So you’re the victim of trademark infringement perhaps even trademark infringement on the internet. You have a sense that you have to contact the party that’s responsible for the infringement. You’re thinking about sending a trademark cease and desist letter, trying to get the violator to back off, give up the infringing domain name or take down the infringing use on the internet, but wait a minute.
Be careful. Not all trademark cease and desist letters are created equal. Sure there are lawyers who will give you some sort of boilerplate cease and desist letter. They’re all pretty much the same in the boilerplate category, but there is a level of sophistication here that’s required if you’re serious about pursuing the infringer and accomplishing your goal of having the infringing trademark material removed or the domain name that’s infringing your trademark transferred over to you. Here’s what I mean.
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The first thing that you need to be aware of, the first thing you need to know is that you’re trying to have an impact on the person receiving the trademark cease and desist letter. That means, that you have to know your trademark adversary. You have to be able to do some research on who this person is so that you can get a sense of what kind of a letter is going to have the best possible result.
Some cease and desist letters are extremely aggressive and they contain remedy language at the bottom which essentially requires not only the payment of damages for trademark infringement, a transfer of intellectual property rights, a full disclosure of any and all other infringing materials, complete disclosure of financial information and a number of other things which may simply preclude what the client is really looking for, which is for the activity to stop.
On the other hand, if you find out that the person who is infringing your trademark is a competitor, and has already told you to pound sand, then you have to take a much more aggressive cease and desist letter stance. You might want to include some of the items that I just talked about.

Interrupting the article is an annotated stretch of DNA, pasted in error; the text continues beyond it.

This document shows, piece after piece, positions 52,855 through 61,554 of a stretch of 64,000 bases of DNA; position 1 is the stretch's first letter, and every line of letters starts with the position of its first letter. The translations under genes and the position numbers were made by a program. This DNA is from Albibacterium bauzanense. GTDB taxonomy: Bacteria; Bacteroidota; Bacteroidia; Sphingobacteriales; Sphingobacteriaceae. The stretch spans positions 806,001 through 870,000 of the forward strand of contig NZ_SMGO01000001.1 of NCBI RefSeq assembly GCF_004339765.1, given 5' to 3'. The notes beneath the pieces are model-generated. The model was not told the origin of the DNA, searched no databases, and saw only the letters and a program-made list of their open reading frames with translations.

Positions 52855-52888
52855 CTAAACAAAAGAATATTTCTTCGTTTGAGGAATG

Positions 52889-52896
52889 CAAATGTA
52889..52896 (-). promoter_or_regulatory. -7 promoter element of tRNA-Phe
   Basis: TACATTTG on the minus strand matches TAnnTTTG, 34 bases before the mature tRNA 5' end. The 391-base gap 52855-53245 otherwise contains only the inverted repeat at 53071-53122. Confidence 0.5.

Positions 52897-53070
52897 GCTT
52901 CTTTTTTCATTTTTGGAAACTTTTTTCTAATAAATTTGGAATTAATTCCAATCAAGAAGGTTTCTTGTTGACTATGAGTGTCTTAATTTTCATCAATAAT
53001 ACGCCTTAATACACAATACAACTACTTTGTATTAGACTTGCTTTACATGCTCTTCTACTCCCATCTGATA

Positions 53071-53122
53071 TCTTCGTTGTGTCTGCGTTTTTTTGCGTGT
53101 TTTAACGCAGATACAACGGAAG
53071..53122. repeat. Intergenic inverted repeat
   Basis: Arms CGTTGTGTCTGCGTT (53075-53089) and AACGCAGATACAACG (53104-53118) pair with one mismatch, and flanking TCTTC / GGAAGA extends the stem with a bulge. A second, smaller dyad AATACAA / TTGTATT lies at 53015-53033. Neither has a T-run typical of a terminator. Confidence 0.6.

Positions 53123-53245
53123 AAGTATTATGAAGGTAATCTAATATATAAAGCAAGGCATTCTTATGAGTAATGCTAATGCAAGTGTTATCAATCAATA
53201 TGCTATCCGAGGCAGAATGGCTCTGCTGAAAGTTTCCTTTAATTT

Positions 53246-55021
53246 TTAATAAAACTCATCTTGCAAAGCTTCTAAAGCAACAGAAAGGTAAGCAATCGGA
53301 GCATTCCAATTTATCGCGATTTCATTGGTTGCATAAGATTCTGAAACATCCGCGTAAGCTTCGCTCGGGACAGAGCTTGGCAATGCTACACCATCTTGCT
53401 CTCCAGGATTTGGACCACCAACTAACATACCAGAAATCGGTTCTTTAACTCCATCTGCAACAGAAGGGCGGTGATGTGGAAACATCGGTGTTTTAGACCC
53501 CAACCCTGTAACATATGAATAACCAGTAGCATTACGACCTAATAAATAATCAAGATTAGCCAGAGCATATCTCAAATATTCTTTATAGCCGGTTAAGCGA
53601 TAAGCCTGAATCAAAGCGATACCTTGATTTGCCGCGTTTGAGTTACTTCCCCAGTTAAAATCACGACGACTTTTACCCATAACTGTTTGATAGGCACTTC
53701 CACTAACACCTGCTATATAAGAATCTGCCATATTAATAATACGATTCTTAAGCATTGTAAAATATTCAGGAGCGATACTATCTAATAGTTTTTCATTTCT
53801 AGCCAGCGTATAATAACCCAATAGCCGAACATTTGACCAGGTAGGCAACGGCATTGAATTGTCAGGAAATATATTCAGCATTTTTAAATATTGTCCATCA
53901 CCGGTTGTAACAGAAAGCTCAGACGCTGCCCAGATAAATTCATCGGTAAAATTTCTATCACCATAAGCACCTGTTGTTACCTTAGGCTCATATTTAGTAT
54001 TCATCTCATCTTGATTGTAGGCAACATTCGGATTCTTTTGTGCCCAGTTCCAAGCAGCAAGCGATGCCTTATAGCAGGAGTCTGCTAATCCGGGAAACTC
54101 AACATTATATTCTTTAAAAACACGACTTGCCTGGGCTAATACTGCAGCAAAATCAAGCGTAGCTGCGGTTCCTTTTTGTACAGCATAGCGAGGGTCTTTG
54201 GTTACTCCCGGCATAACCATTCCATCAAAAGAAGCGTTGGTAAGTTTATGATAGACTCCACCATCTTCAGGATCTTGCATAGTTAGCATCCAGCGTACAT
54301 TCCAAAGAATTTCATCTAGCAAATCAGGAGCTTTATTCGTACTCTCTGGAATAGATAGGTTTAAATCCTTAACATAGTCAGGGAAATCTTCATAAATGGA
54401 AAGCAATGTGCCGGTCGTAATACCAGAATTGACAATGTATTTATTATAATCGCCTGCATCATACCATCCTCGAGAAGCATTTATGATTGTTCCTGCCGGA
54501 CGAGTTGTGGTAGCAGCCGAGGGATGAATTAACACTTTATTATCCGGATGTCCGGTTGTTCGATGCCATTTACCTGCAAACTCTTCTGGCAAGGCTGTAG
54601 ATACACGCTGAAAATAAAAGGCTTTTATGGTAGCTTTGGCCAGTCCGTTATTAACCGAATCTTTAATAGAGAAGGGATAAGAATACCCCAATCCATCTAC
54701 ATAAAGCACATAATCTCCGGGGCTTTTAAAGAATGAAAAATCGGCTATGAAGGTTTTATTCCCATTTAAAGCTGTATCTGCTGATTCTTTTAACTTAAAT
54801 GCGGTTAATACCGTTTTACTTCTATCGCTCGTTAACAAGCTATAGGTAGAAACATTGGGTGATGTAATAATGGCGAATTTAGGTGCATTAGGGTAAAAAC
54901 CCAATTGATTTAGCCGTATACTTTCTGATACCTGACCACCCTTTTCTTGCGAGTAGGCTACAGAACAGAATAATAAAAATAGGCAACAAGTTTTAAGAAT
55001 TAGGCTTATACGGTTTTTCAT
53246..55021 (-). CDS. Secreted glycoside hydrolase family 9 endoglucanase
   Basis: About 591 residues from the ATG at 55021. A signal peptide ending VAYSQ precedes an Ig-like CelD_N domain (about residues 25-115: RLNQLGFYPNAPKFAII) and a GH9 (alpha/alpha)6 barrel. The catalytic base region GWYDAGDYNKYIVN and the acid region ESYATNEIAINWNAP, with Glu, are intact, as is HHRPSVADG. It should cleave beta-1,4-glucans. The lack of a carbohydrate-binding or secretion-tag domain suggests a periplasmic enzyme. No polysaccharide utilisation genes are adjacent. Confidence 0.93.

So, how can you get to know your adversary? How can you get to know the person who you believe is infringing your trademark? Well, in some instances, the identity of the infringer is obvious. They’re operating at a website with full contact information, they’re infringing your trademark, and you can easily send an email. But wait, maybe they’ve engaged in trademark infringement before. There are a variety of both public and private search engines, which can help research that issue. That way, when you send your cease and desist notice letter, you can include all of what you know as leverage against them, raise the stakes.
In some instances, it’s very clear that the person who you believe is engaged in trademark infringement that’s impairing your trademark rights. Sometimes, that person is more innocent than guilty. Perhaps, they didn’t know you existed. Perhaps, they’ve got a legitimate use and weren’t aware that you had a similar mark out there. With that person, you might take a much softer trademark threat letter approach.
And, of course, there’s always the situation where the person who is infringing may be connected on the internet to important people, maybe even an important customer of yours. They may also have the ability to spread either goodwill or bad will about you. In those instances, after assessing these matters with our client, the client and lawyer agree that the best approach is to take a very soft approach on the trademark letter. Perhaps, even to offer a contribution to a charity of their choice in exchange for a transfer of what you believe to be the trademark infringing domain name, or for abandoning the trademark application that they may be pursuing before the USPTO which you believe is similar to your trademark.
So, not all trademark infringement threat letters are the same. There are lots of flavors. There are lots of approaches. And a good trademark lawyer will figure out what approach best works for you before sending out any letter at all.
That’s it for today. Thank you for participating in this Trademark Law Radio Show. Until next time, this is Enrico Schaefer telling you to protect your trademarks or lose your trademark rights. That’s all for today, folks.